Part, AppendTo, PrependTo, AddTo, etc. allow in-place modification of a list, but only Part requires that the list be referenced through a simple symbol, e.g. the following all does what you'ld expect:

foo = {1, 2, 3, 4};
AppendTo[foo, 5]

{1, 2, 3, 4, 5}

foo[[2]] = 100;

{1, 100, 3, 4, 5}

But if the list reference is something more complex, then Part fails:

bar[1] = {4, 3, 2, 1};
AppendTo[bar[1], 5]

{4, 3, 2, 1, 5}

bar[1][[2]] = 100;

Set::setps: bar[1] in the part assignment is not a symbol. >>

I know there have been work-arounds posted, but does anyone know the rationale for why Part precludes this behavior?


1 Answer 1


The reason is that AppendTo and PrependTo actually replace the whole list with a new one, rather than only changing a single element. In that sense, they are not really "in-place". They are in-place in the sense that the result gets assigned back to the same variable.

You can see using Trace, that AppendTo and PrependTo in fact expand:



and are mostly syntactic sugar on top of Set and Append / Prepend.

With Part, the situation is different, when we try to assign to parts of an expression in-place. In such a case, Part is a lower-level command (compared to most others), and only supports such operations when the expression being modified in-place is stored in a Symbol (rather than an indexed variable, as in your example, or a more general expression). This limitation must have to do with expressions being based on arrays internally, and also with efficiency (because it makes massive part assignments quite efficient). I have discussed this issue in a little more detail here.

To put it slightly differently, AppendTo and PrependTo have the same O(n) complexity as Append and Prepend, so them being in-place is a syntactic convenience, but doesn't require any new non-trivial (or lower-level) behavior from the language - and thus, in particular, can be implemented in the top-level. Part[s, pos] = newelem is an operation that we expect to have O(1) complexity, however. The top-level can only provide O(n) by doing something along the lines of bar[1] = ReplacePart[bar[1], 2 -> 100], but this is unacceptable performance-wise.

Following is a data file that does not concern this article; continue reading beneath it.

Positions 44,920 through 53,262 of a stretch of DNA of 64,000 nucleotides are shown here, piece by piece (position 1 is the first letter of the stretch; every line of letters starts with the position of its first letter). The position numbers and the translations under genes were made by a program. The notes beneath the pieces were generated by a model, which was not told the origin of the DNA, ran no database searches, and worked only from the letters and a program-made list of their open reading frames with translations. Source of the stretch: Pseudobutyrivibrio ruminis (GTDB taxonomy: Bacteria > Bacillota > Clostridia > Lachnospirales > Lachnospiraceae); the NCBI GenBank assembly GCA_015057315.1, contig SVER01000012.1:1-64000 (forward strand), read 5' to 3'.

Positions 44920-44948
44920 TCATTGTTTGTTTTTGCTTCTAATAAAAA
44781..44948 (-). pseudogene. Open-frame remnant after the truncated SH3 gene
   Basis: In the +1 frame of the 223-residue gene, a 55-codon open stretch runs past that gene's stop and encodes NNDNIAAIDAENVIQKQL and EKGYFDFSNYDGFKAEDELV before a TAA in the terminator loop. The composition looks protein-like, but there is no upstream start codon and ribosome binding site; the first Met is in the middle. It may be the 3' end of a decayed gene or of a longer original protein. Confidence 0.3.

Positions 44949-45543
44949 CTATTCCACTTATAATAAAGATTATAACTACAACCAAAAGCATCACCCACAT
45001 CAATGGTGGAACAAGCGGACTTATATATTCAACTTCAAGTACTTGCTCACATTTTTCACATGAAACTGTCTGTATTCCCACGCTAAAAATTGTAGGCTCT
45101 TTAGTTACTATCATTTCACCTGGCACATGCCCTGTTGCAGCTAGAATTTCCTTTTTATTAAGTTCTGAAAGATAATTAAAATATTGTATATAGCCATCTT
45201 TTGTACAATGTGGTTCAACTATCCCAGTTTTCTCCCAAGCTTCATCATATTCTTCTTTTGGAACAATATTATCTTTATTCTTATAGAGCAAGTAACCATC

So, the language needs to do some lower-level work to make the complexity right, but then it is natural that, for a quite general language based on immutable expressions, there will be limitations like that (only Symbols allowed). If you allow other expressions (like indexed variables) to be L-values for part assignments, you'll inevitably have to allow top-level evaluation during those assignments. That, and the absence of true pass-by-reference semantics, would make both implementation much more complex, and performance in general much harder to predict. My guess is that these are some of the reasons why those limitations exist.

  • $\begingroup$ Wow! I read through the very detailed discussion you referenced, and Part makes a lot more sense now. Mma must use some sort of copy-on-modify and maybe that has something to do with the limitations on Part. Anyway, interesting to think about. $\endgroup$ Commented Jan 27, 2015 at 19:50
  • $\begingroup$ @EricParker Yes, it does use copy-on-modify. $\endgroup$ Commented Jan 27, 2015 at 19:51
  • 1
    $\begingroup$ @EricParker In fact, here is a reference to a more detailed discussion of this. Thanks for the accept, by the way - but generally, it is a good practice to wait for some time, to encourage more answers to appear. $\endgroup$ Commented Jan 27, 2015 at 20:01
  • $\begingroup$ Actually it's a good practice to accept Leonid's answers immediately. That way the rest of us don't get tempted into thinking we can do better. Delusions of adequacy and all that... $\endgroup$ Commented Jan 27, 2015 at 22:07
  • $\begingroup$ (I'm not really trying to discourage other responses. Often there are multiple really good answers that are complementary rather than redundant.) $\endgroup$ Commented Jan 27, 2015 at 22:07

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